Using the Three Cs to Market Your Green Building

May 26, 2010
Properly marketing your green building can have many positive outcomes

The ability to market your green building’s attributes is a core benefit of incorporating sustainable practices, but there’s still a lot of confusion about how to tout your accomplishments in a meaningful way. Marketing green features is important to leverage your investment, but if done poorly, it can confuse your customers. The directives behind your campaign carry far more weight than the marketing tactics you implement. To effectively market your building’s sustainable features and bring relevance to your customers, follow the three Cs: credibility, context, and consistency.


Make your claims honest and tangible. Use straightforward communication to describe what you did, why you did it, and what benefit you created. Mention the certifications you secured that validate your efforts, or provide actual building data or studies that support your accomplishments. For example, a building owner in Portland, OR, had an external waste audit performed to verify that his facility’s recycling efforts divert 83 percent of waste from the landfill.

Be wary of the tendency to overstate your claims. Many have fallen into this trap while trying to gain attention. Your customers are far less interested in knowing that your building is the first 10-stry LEED Gold building with a white facade on Main Street than knowing what you actually implemented (and the difference it makes).

Author, educator, and management consultant Peter Drucker knew that value lies in what the customer perceives. “Quality in a product or service is not what the supplier puts in. It’s what the customer gets out and is willing to pay for … ” he explains. Tie value to the customer’s priorities and ensure that your marketing messages speak to that need. Tell your customers in simple and genuine terms how you achieved certification and what these measures mean for building occupants, the community, and the environment.


The context is defined by what’s relevant to your end-user. Each city will have its own demographics and dynamics that influence your customer’s outlook. The desire for Class-A or Class-B office space and the nuances of occupancy rates also come into play when determining your customer’s decision-making drivers.

For value-oriented customers drawn to Class-B office space, clearly demonstrate the value proposition of moving into a green building. Focus on the fact that you created a high-performance work environment and lowered operating costs. In other words, your message should state this: “Why pay for Class-A office space when you can have all the benefits of it at a lower price?”

Those drawn to Class-A office space have a different set of priorities. You can differentiate yourself from standard Class-A offices by using a marketing message that states: “Is it really a Class-A space in today’s marketplace if it doesn’t include high-performance measures and offer a healthier work environment?” Class-A office seekers are also generally image oriented and want to be perceived as leaders. Three years ago, a study showed that two-thirds of Global Fortune 500 companies were issuing standalone reports that dealt solely with their environmental and social initiatives; the interest in sustainability among this group continues to rise. Choosing to locate in a facility that incorporates green measures sends a message to companies’ employees and clients that they’re concerned about important issues and among the best in their class.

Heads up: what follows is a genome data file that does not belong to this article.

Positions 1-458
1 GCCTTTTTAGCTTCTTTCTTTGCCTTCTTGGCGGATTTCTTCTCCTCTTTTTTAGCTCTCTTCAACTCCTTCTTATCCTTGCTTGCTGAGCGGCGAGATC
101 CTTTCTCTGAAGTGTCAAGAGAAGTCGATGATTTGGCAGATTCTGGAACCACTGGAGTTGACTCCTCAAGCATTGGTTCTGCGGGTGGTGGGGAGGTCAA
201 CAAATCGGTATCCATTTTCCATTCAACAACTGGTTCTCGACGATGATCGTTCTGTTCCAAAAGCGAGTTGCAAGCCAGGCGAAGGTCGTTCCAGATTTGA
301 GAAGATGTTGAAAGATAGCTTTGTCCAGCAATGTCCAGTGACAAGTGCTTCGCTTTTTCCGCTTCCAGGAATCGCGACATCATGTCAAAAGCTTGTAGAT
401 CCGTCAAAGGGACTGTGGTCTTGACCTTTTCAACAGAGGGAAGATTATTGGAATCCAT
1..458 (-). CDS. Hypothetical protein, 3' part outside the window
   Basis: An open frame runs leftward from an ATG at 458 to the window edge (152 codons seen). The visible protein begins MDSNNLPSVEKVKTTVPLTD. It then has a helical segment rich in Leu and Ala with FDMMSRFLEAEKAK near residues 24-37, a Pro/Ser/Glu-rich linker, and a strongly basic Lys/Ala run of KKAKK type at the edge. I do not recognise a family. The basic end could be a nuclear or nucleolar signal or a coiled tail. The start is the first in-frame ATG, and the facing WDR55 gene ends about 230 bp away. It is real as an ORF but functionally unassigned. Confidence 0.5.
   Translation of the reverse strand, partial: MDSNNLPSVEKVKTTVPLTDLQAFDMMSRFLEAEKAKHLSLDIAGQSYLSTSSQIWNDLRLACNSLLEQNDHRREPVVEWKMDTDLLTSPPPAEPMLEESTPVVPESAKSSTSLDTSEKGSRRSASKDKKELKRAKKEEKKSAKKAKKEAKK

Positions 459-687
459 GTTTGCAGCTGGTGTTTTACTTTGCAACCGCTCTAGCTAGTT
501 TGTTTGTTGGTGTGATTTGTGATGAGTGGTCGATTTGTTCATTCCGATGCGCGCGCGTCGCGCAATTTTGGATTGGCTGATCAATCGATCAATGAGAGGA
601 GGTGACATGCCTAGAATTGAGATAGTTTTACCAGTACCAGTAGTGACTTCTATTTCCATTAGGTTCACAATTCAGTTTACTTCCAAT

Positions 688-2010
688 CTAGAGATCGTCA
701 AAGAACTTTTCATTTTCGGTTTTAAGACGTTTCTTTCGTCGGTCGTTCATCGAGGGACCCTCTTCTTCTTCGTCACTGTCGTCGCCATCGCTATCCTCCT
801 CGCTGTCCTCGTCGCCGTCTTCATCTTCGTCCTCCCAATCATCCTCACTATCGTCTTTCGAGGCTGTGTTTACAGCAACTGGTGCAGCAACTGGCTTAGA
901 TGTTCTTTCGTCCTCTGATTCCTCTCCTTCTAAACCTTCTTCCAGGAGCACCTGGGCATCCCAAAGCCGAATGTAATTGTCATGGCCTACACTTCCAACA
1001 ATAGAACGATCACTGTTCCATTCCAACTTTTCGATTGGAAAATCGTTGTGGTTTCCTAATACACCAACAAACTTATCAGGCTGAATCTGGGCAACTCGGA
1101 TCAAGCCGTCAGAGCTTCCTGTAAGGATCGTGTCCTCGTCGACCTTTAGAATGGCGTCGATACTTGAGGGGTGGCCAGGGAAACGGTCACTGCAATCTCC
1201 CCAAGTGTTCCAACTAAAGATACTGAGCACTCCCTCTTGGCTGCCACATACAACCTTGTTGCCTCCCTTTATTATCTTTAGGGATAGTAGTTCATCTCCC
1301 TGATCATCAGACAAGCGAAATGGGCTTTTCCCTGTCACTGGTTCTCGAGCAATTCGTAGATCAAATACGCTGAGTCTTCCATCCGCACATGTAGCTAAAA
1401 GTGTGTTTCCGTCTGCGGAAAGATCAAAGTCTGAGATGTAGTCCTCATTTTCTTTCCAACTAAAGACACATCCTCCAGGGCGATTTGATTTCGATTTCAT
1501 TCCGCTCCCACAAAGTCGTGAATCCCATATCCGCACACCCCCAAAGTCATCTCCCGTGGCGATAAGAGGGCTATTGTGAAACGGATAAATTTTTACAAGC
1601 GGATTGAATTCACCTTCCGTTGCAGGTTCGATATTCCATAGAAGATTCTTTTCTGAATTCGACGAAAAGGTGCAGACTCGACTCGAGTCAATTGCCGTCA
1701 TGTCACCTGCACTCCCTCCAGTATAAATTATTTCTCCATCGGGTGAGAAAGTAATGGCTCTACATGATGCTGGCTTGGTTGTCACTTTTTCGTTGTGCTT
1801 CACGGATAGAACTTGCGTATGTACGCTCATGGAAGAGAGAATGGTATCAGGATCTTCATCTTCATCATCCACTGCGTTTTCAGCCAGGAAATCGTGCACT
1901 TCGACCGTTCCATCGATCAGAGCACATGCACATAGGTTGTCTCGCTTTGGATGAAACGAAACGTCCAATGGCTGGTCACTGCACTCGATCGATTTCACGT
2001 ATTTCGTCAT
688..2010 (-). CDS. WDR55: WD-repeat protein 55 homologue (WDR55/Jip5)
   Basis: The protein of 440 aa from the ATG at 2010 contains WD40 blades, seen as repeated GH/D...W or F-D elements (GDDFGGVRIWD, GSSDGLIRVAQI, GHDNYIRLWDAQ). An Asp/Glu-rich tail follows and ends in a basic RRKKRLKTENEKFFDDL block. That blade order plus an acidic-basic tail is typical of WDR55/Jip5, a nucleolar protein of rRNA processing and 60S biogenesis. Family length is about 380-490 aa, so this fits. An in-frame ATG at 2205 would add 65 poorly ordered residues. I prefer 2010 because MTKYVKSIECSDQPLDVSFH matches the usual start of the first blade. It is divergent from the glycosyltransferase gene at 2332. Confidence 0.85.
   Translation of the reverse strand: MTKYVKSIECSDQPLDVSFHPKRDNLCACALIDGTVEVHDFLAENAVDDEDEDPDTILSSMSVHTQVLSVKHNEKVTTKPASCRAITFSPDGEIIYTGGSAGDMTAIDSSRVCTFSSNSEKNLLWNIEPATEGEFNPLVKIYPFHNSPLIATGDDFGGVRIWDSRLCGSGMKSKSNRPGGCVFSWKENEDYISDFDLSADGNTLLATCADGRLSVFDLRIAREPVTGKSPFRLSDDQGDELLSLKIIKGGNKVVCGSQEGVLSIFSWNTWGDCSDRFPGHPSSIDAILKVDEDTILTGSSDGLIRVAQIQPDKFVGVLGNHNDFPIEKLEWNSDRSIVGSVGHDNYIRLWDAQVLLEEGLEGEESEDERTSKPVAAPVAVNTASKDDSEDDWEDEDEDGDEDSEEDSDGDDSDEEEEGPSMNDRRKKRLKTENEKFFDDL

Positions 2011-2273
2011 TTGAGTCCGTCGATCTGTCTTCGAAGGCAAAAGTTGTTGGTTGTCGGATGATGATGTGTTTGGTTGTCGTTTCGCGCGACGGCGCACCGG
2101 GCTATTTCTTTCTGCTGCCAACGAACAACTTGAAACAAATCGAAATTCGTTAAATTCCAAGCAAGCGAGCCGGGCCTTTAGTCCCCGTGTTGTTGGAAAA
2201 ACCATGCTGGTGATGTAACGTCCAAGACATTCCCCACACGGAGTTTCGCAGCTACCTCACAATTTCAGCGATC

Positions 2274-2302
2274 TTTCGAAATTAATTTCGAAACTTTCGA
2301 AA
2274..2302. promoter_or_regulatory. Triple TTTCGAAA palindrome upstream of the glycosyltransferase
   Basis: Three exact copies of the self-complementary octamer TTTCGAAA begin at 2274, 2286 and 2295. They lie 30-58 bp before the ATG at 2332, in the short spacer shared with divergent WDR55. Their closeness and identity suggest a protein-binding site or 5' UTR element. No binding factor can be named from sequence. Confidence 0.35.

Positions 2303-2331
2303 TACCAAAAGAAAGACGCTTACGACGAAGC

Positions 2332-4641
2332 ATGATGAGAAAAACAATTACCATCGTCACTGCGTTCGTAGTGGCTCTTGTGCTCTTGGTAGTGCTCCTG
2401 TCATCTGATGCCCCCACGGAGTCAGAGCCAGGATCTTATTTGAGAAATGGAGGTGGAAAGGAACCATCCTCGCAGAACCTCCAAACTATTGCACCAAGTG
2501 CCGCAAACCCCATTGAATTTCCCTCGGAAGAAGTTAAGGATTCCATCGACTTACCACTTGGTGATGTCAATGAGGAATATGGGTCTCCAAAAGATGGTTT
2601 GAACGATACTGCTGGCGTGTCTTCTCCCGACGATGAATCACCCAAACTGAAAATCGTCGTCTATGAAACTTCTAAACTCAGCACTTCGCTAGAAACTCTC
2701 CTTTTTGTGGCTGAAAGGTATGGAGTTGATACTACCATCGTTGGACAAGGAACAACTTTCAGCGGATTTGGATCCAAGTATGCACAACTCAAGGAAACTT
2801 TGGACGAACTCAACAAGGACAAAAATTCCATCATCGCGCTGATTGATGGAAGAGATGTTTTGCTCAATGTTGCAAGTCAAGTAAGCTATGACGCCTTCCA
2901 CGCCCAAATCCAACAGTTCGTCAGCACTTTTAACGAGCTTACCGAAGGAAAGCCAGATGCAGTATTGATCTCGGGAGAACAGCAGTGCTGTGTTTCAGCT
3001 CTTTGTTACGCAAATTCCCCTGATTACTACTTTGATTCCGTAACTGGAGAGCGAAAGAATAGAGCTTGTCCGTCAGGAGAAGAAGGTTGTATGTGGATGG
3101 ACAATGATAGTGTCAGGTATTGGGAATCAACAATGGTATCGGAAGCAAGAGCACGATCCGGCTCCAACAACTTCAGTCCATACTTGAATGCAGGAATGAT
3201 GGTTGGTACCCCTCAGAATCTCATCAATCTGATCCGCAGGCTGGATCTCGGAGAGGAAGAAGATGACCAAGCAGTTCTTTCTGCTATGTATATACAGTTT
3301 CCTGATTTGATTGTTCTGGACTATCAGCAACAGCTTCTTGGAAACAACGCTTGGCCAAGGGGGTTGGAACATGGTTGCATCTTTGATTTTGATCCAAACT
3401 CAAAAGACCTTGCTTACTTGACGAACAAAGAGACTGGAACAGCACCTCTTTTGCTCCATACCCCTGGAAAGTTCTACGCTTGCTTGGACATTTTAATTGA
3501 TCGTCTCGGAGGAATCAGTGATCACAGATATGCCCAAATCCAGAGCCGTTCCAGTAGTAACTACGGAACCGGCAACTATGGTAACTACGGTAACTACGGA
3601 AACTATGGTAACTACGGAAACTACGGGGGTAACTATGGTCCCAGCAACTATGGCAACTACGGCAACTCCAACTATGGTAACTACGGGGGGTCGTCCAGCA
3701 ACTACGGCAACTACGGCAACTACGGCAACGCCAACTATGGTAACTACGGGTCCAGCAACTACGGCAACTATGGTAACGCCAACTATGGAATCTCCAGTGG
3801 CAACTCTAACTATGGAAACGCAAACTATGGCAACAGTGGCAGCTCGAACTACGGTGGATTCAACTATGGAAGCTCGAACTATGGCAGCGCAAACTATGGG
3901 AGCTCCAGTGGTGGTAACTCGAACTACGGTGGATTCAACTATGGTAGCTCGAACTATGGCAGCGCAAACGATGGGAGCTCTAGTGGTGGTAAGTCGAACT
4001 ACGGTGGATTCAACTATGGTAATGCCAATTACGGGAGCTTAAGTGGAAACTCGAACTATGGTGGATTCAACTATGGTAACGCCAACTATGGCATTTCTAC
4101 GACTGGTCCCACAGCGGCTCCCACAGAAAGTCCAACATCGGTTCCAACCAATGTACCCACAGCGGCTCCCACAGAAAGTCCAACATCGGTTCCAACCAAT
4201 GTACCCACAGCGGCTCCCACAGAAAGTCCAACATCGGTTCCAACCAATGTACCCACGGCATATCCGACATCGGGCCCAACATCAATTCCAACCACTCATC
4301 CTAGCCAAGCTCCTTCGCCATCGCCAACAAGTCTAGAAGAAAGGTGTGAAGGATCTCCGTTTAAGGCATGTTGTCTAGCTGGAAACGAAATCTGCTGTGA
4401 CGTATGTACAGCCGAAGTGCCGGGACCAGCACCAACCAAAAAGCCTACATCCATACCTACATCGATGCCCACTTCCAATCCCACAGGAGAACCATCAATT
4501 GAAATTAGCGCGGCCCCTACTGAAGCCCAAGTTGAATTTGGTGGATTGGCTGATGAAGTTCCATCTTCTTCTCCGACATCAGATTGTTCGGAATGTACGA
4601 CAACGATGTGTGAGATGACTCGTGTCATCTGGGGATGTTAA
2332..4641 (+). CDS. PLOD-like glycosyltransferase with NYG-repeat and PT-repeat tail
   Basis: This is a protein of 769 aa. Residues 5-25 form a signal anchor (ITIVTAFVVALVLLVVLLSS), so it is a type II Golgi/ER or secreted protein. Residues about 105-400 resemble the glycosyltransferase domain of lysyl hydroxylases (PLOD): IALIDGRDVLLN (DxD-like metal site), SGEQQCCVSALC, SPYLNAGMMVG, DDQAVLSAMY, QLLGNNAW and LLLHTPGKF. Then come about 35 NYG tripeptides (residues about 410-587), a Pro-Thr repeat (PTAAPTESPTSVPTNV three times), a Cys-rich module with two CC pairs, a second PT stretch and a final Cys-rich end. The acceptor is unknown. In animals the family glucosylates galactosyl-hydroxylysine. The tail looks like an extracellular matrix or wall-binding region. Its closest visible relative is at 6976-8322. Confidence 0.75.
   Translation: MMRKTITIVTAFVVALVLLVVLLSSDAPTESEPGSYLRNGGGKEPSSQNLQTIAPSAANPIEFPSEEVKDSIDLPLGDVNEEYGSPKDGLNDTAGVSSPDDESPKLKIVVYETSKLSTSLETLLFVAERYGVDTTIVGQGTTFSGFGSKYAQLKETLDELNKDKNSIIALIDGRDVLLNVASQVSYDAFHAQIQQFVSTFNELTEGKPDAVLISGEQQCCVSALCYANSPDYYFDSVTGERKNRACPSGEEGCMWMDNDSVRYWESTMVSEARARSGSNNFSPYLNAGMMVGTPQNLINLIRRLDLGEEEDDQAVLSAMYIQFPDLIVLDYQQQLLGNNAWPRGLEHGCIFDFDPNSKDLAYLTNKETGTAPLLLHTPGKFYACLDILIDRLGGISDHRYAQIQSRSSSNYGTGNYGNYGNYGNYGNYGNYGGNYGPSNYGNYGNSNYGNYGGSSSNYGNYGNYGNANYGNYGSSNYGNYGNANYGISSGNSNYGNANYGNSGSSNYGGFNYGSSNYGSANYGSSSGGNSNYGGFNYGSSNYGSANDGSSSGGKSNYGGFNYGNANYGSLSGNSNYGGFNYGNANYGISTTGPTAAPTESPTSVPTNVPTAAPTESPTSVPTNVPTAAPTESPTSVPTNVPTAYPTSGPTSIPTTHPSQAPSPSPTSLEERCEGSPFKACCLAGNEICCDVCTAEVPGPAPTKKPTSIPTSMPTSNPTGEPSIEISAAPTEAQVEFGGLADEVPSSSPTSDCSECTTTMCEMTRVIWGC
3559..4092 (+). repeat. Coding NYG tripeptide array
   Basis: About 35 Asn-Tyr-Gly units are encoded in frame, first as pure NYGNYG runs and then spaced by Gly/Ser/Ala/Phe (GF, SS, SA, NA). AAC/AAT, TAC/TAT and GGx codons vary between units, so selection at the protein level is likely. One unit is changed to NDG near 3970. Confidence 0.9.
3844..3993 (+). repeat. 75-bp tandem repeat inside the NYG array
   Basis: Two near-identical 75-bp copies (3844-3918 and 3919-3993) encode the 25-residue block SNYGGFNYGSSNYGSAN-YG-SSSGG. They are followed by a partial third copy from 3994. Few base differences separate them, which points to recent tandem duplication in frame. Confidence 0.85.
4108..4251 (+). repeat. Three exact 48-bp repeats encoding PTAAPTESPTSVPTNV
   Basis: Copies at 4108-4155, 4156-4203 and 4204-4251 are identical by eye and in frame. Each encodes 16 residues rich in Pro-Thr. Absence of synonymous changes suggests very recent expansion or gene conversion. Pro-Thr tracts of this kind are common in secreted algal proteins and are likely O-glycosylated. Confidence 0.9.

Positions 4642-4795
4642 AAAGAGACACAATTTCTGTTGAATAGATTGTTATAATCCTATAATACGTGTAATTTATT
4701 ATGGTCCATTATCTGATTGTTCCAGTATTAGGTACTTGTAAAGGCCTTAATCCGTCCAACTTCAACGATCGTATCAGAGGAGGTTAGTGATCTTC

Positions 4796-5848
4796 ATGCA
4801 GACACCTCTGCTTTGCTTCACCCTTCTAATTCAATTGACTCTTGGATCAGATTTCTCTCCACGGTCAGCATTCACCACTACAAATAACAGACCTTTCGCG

One often overlooked aspect of green marketing is consistency. Make sure every aspect of your marketing effort tells the building’s green story accurately: interpretive signage in the building, your website, brochures and other collateral, and your staff (real estate brokers, asset managers, property managers, etc.). Customers are dissuaded by inconsistency, and confusion can open the door to skepticism. Frequently, brokers representing the building to potential customers don’t know about the green building aspects. Train those who represent your facility to speak comfortably about your philosophy, implemented green features, and on how the green investments benefit building occupants.

Help the building tell its own story to create a word-of-mouth campaign. To educate, inform, and entertain, use engaging signage, video feeds, and energy usage meters that show how much energy is being offset. These measures can draw the public in to make your building a destination and help it sell itself.

If you have vacant space, present your building as a venue for educational events. Reach out to local AIA, ASHRAE, BOMA, and green building chapters, and donate your space for their meetings. Offer tours of the facility. If you set your building up to tell the story, the people who leave your facility become part of your sales force.

Properly marketing your green building can have many positive outcomes. In addition to bringing in new customers, once your campaign aligns with the three Cs, it can inspire your representatives, generate new ideas, and infuse pride in your workplace.

Jay Coalson, LEED AP, is president and CEO at Green Building Services Inc., one of the most comprehensive sustainable consulting firms in the nation. The firm provides environmental leadership and practical applications for green building projects in the United States and around the world. Jay can be reached at 866-743-4277 or [email protected].

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